Akwasi Asaase

Obesity and Rap Music | What’s the Correlation?

Fat Joe
Fat Joe

Obesity is a term most people are familiar with whether on television, in school or anywhere. Most of us know the adverse effects of obesity so my intention is not to draw your attention to the risks involved. I am writing about obesity and hip hop or rap music. What is the correlation?

I believe among all the genres in the world, hip hop has been the most accommodating in terms of obesity since its inception in the early 70’s. Hip hop has always been that genre that promotes subtly an undisciplined lifestyle; once you have the women, the swag, the money or at least rap about the money you don’t have or you seem to promote vice, people will love you. I am a huge fan of rap music regardless, an ardent follower at that.

Since the early to mid-nineties, there has been an attempt (whether intentional or not) to make room for an obese rapper in the industry in every generation. It started with the introduction of Christopher Wallace popularly known as Notorious BIG aka Biggie Smalls.

Biggie left an indelible mark on rap music which cannot be wiped off easily but Biggie’s legacy couldn’t be stretched because in 1997, he died after being shot in California. His death was blamed on the legendary feud between the east and west coasts even though the killer was never apprehended. He died weighing about 395 pounds and the autopsy report showed his death had nothing to do with his weight.

Coincidentally a certain Christopher Rios (Big Pun), a latino rapper was preparing himself to breakthrough, however, the challenges and pressures which came with beginning a family and career at the same time led to Big Pun taking solace in food . Big Pun got more successful all the way into the new millennium but still struggled with weight problems till he finally died of heart failure on February 7, 2000 weighing close to 700 pounds.

Big Pun’s friend and colleague, Fat Joe (Joseph Antonio Cartagena) who produced some of his first songs, took up the mantle, credited with the famous hit Lean Back, Fat Joe became the new hot thing. It is quite difficult to determine which he was making money for, his rap or whether he was filling a gap left in the industry after Pig Pun passed on.

In his defence, Fat Joe was a decent rapper who was a force to reckon with while he lasted. However Fat Joe as his name implies had major problems with his weight also as a result of his fame and success, he wanted to do it all and eat it all and to a large extent became proud of his weight which was about 470 pounds at its peak.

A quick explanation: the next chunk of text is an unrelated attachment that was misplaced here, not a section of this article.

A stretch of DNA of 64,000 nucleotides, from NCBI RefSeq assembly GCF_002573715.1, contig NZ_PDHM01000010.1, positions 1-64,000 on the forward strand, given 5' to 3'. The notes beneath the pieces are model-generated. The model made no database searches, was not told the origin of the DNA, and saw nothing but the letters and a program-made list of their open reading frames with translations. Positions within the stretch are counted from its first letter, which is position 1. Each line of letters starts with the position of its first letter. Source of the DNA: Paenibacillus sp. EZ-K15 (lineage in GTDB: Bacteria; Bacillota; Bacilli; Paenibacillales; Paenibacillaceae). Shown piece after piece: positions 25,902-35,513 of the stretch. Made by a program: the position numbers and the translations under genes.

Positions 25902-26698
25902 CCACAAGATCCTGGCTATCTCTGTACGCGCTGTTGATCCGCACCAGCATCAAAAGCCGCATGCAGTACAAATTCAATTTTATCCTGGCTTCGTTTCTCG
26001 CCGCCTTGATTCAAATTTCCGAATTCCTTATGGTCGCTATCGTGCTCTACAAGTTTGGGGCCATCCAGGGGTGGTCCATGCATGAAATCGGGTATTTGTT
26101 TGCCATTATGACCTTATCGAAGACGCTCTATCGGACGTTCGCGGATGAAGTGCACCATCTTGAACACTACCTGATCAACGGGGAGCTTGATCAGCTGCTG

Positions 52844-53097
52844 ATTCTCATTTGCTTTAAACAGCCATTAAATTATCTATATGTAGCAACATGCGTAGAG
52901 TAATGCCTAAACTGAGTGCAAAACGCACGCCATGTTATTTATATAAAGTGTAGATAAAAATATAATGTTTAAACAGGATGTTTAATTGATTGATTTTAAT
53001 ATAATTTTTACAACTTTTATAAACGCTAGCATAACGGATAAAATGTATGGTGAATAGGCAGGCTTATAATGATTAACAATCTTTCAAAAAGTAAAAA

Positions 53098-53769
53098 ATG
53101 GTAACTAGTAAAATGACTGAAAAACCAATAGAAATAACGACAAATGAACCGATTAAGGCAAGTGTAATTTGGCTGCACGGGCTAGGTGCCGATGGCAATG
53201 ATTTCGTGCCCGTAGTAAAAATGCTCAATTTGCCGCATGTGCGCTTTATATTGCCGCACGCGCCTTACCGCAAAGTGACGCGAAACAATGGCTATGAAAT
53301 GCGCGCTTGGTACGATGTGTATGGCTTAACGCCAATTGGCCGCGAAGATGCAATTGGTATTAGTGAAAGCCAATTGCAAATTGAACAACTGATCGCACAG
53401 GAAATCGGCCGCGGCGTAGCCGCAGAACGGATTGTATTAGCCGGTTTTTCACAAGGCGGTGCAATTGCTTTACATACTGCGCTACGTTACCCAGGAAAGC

Fat Joe saw the need for change in 2000 after Pig Pun’s demise (he died at 28 years old). He is quoted as saying on CNN in an interview in 2010 that “I realized at a certain point, all my big people were dying, I couldn’t see a clearer picture, what’s the difference between me and him, of me being in a casket”. He changed his lifestyle completely and became healthier and more interested in preserving his life, which led him to losing some 100 pounds at a point. The change over the years has been drastic but has been positive.

The down side to this story is that subsequently we lost Fat Joe not to death but to irrelevance. He lost his appeal completely. So this brings back the question, did people like Fat Joe for his rap talent or because he was an obese rapper? You will have to answer for yourself.

Now in this generation, we have our favourite not so slender Rick Ross aka Rozay aka Maybach aka Larry Hooper aka Teflon Da Don whew! I mean his ‘aka’ repertoire is as wide as he is. Born as William Leonard Roberts II, Rozay hasn’t really been a slim kid but the obesity we see now is as a result of lifestyle choices which he is cutting back on like reducing his soda intake, drinking less alcohol, avoiding late and early morning studio eating and exercising as well. His actions seemed to have paid off because he has lost over 100 pounds in the process. Congratulations to him as well but some of us think for these guys losing weight is becoming synonymous with a reduction in talent, someway, somehow as the fat goes away, so do the rhymes. Good health is definitely better than having millions of dollars.

Having said that, there is an opening for the next obese rapper, so if you desperately want to break into the American and western markets and you think you have some rap talent, please start piling the kilos because you might just be the next big thing! Literally.

Disclaimer: You take advice from me in this area of your life at your own peril.


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